As we inched toward the mountains, however, the scenery improved and the roads were better, so forged ahead. I could see on the GPS that we were heading to a twisty mountain road, and as we began the climb the excitement was building. I had the Garmin Virb XE running and knew then I would not regret my choice. As we continued to climb the views became more stunning and eventually we caught up to some other MINIs, which made the video even better. The road was narrow, and with the Beehive in tow the drive was a challenge even at a slow speed. This made me start thinking about people using this road as the main route to California from the East. Buses and trucks? Wow, it must have taken a week or more to cross the country this way and then there’s the heat! Incredible to think of it.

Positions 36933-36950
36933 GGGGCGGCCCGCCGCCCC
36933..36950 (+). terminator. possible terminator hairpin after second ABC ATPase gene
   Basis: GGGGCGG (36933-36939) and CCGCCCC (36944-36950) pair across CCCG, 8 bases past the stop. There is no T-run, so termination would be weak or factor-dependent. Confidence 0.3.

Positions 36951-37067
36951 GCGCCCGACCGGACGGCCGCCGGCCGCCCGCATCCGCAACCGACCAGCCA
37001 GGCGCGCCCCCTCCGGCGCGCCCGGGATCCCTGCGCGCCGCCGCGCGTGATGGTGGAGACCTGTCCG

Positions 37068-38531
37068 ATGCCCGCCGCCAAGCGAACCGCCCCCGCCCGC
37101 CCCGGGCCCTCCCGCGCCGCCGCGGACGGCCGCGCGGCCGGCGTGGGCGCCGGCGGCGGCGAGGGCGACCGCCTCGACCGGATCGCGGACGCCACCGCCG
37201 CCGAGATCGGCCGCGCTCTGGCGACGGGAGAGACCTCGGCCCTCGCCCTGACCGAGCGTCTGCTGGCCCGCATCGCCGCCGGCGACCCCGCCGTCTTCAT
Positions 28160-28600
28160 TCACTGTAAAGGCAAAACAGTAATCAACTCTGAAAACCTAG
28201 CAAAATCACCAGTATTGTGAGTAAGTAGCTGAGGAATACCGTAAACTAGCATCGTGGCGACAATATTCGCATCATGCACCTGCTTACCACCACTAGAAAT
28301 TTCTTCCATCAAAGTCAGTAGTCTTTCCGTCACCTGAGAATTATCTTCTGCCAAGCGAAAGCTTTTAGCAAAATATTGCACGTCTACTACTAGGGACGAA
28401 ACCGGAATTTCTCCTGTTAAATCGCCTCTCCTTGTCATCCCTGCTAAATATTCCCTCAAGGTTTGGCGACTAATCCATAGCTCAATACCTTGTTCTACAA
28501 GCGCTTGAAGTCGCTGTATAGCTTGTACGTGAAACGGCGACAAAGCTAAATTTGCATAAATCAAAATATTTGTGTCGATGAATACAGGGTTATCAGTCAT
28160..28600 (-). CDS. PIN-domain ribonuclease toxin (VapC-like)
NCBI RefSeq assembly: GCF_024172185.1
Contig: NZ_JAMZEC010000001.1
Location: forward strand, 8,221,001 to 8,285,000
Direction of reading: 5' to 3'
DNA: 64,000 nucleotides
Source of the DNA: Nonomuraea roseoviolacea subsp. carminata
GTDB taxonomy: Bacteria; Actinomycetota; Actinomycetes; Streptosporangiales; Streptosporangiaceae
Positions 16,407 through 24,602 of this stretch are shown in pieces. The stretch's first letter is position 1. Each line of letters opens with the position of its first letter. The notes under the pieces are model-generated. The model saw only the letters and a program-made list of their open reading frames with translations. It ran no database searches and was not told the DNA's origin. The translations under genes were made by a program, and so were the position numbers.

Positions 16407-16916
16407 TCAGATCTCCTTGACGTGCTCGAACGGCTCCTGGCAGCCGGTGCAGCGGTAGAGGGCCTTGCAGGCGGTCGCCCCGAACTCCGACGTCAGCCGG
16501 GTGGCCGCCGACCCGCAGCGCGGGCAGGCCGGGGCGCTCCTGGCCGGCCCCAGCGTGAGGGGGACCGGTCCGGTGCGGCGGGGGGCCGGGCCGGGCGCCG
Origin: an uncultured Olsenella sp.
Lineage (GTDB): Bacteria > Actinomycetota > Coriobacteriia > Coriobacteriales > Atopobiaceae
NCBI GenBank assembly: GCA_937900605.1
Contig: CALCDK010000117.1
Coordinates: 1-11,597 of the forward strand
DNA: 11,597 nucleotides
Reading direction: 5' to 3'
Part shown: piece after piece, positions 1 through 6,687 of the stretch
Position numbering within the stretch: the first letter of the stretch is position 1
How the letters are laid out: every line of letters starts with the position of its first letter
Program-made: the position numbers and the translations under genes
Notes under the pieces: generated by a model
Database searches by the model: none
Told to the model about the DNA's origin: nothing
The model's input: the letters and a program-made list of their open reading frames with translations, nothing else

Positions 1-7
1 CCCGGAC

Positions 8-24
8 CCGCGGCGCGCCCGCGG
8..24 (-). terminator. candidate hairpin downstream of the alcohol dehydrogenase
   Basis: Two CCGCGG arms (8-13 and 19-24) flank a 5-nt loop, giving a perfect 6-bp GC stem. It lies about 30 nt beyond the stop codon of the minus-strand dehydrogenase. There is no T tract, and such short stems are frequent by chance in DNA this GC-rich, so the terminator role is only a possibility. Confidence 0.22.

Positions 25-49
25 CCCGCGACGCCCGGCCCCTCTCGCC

A sign warned of mule crossings for the next few miles and at the end of the mountain run there was a small tourist town with mules wandering about and people feeding them. Lots of MINIs had stopped there so we decided to keep moving, eventually working our way back to I-40 before taking U.S. 95 into Palm Springs. Now we were really in the desert, with nothing but scorched, barren land as far as you could see. This is one of the few places on the entire trip that we lost cell service for an extended length of time, and that made me cautious. With the outside temperature around 116 degrees, I cut the air-conditioning back and was monitoring the engine temperature the whole way.